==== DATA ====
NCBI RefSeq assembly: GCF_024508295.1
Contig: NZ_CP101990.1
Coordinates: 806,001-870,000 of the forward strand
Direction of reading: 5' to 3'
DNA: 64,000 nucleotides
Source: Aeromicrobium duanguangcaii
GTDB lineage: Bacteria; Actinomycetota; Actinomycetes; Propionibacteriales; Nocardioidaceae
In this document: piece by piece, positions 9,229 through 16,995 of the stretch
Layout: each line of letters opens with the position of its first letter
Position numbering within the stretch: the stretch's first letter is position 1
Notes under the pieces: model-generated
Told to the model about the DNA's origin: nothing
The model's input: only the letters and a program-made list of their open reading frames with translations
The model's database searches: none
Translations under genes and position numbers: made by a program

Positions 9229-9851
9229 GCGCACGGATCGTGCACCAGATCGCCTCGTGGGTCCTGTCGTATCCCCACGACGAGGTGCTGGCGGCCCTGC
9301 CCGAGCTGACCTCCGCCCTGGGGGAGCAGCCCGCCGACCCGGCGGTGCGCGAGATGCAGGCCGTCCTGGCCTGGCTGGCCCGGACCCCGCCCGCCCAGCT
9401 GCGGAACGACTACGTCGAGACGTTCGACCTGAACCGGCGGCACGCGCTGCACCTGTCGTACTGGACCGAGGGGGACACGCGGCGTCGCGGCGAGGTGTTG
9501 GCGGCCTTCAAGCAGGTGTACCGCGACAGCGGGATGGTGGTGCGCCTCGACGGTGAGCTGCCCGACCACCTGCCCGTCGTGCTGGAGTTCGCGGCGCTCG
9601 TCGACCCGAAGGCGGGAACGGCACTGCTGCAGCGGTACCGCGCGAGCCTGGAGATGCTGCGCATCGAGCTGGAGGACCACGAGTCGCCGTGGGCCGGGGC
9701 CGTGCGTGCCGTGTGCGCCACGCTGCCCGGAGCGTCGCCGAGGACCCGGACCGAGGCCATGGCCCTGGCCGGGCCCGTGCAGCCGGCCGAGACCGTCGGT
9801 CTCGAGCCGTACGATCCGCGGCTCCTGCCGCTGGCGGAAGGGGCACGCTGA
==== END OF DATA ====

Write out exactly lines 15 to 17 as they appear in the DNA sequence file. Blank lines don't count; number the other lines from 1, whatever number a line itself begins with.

Translations under genes and position numbers: made by a program

Positions 9229-9851
9229 GCGCACGGATCGTGCACCAGATCGCCTCGTGGGTCCTGTCGTATCCCCACGACGAGGTGCTGGCGGCCCTGC